Elders, Love Your Family More Than You Love Your Church

If a pastor is not actively living his life “above reproach” and is allowed to continue in his role as an elder/pastor, there are potentially dangerous consequences for him. Paul warns that ministers can “fall into disgrace” and then “into the snare of the devil” (1 Timothy 3:7). Again, this is significant.  As brothers in Christ, we should never allow a friend or elder to continue to incur the displeasure of God’s judgment or will. We should aim to protect one another from these humbling realities. 

It is well-known that the families of pastors/elders can struggle. They often report feeling forgotten and neglected as their husband and/or father spends a notable amount of his time, energy, and emotions shepherding a church of God’s people. I suspect in most cases the lack of attention towards home isn’t intentional. Responding to a supernatural calling, these men are led to care for the flock God has placed under them. Yet, in their efforts to fulfill their calling, they forsake a primary obligation (and prerequisite) – even disqualifying themselves.

This issue has been heavy on my heart in recent weeks as I have watched a close friend walk through the challenging dynamic described above. His love for the church, work, and his flock distracted him from other, higher-ranking priorities. The result has been nothing short of tragic for him, his church, and his family. For others, not yet in such a devastating situation, I hope that this article will spur you to think seriously about your pastor, and his family, and how you can serve and love them. Even as a layperson, you can have a tremendous influence on your pastor. Gentle, loving reminders can go a long way in serving him and his family.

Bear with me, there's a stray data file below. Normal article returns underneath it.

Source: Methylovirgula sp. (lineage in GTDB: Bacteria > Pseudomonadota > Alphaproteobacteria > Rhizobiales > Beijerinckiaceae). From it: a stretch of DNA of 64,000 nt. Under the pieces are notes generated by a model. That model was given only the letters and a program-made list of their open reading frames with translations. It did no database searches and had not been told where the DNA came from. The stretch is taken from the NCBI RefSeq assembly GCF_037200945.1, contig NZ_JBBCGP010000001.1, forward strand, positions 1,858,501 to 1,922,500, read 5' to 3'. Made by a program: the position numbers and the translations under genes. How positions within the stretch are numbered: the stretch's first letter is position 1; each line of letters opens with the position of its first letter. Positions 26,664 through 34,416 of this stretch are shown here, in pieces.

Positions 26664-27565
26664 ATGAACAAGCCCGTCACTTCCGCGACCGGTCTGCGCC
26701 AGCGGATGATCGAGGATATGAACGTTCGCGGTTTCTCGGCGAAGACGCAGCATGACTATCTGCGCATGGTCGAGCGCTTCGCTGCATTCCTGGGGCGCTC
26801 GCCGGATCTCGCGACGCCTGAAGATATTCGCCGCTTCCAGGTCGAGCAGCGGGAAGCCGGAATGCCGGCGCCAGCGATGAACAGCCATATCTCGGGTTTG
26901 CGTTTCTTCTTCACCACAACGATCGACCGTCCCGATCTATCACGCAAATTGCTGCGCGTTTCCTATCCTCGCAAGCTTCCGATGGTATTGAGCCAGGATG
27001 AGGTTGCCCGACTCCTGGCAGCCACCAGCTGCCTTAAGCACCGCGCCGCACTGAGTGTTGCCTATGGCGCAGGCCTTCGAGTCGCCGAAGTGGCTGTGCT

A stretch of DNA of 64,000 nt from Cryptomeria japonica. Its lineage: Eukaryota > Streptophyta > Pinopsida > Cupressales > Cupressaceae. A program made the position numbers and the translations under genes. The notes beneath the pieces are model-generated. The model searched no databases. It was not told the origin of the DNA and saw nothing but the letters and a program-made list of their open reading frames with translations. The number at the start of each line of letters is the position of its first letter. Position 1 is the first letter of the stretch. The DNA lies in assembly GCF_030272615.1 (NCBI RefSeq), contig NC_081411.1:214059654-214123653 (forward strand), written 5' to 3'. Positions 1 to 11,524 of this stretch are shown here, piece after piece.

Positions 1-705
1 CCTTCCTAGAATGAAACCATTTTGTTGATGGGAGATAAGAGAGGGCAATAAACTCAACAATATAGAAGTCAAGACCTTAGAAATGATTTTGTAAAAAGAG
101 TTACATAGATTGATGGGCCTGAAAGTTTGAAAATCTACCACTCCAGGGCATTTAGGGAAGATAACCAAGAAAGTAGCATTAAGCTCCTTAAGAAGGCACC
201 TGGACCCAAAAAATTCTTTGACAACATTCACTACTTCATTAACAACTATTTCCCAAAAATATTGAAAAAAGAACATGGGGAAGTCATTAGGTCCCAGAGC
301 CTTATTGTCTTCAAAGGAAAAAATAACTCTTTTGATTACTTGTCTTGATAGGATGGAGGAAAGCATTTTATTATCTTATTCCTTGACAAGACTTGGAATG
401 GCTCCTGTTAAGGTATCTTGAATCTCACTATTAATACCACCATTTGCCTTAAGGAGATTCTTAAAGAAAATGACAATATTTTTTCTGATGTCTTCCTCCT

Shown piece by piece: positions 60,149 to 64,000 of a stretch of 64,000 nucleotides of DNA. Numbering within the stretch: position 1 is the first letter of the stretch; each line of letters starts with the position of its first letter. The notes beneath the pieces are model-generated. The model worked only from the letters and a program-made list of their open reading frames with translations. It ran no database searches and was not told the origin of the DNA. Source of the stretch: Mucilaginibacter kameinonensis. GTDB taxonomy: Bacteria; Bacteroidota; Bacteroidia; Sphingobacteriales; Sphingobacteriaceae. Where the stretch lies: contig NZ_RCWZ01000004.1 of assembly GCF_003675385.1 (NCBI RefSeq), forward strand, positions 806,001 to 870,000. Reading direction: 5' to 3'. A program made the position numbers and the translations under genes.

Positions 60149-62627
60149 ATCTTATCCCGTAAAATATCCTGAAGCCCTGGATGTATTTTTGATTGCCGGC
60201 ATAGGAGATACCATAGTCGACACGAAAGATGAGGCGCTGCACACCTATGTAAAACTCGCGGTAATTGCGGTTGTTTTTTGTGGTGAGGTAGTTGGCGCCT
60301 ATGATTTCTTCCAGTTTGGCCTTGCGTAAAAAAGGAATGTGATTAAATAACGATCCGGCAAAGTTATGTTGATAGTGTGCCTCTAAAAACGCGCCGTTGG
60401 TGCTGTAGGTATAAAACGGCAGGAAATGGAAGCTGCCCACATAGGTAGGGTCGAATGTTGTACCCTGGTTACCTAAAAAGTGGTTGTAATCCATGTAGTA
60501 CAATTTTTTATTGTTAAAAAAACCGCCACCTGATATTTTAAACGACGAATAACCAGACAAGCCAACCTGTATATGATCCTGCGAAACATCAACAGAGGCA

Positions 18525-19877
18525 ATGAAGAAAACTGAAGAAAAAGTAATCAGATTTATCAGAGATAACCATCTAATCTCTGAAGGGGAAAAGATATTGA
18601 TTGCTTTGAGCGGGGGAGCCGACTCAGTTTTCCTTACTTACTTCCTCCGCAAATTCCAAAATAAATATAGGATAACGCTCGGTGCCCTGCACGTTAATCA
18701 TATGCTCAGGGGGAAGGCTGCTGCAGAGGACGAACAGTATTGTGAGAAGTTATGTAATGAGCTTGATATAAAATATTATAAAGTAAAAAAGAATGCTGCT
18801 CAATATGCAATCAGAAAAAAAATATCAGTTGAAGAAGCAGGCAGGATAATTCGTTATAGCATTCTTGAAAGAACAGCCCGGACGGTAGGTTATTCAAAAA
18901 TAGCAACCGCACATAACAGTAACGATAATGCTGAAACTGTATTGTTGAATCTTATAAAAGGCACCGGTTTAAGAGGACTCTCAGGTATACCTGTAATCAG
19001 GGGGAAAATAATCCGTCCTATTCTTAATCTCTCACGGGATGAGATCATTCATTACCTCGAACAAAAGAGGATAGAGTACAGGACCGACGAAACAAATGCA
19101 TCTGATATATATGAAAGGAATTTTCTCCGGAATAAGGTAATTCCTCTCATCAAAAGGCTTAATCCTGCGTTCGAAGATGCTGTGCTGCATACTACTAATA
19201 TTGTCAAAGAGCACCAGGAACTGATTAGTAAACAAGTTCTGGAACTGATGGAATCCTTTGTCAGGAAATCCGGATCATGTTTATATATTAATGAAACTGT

Through God’s tremendous kindness, He has given us His Word to help navigate such complicated issues. It is as the Westminster Confession of Faith says: “The Supreme Judge, by which all controversies of religion are to be determined, and all decrees of councils, opinions of ancient writers, doctrines of men, and private spirits, are to be examined, and in whose sentence, we are to rest, can be no other but the Holy Spirit speaking in the Scripture” (Chapter 1, Section 10).

Consider then a few texts on the issue of elder/pastor qualification:

 “This is why I left you in Crete, so that you might put what remained into order, and appoint elders in every town as I directed you— if anyone is above reproach, the husband of one wife, and his children are believers and not open to the charge of debauchery or insubordination. For an overseer, as God’s steward, must be above reproach” (Titus 1:6-7a)

“The saying is trustworthy: If anyone aspires to the office of overseer, he desires a noble task. Therefore, an overseer must be above reproach, the husband of one wife, sober-minded, self-controlled, respectable, hospitable, able to teach, not a drunkard, not violent but gentle, not quarrelsome, not a lover of money. He must manage his own household well, with all dignity keeping his children submissive, for if someone does not know how to manage his own household, how will he care for God’s church? He must not be a recent convert, or he may become puffed up with conceit and fall into the condemnation of the devil. Moreover, he must be well thought of by outsiders, so that he may not fall into disgrace, into a snare of the devil.” (1 Timothy 3:1-7)

In the two texts quoted above on elder qualifications, we see the Apostle Paul repeat the phrase “above reproach” multiple times. Lending many commentators to argue that this phrase is the summarization and key qualifier of an elder/shepherd. Certainly, no one does this flawlessly; we are all fallen, sinful beings who are in all ways inadequate. 

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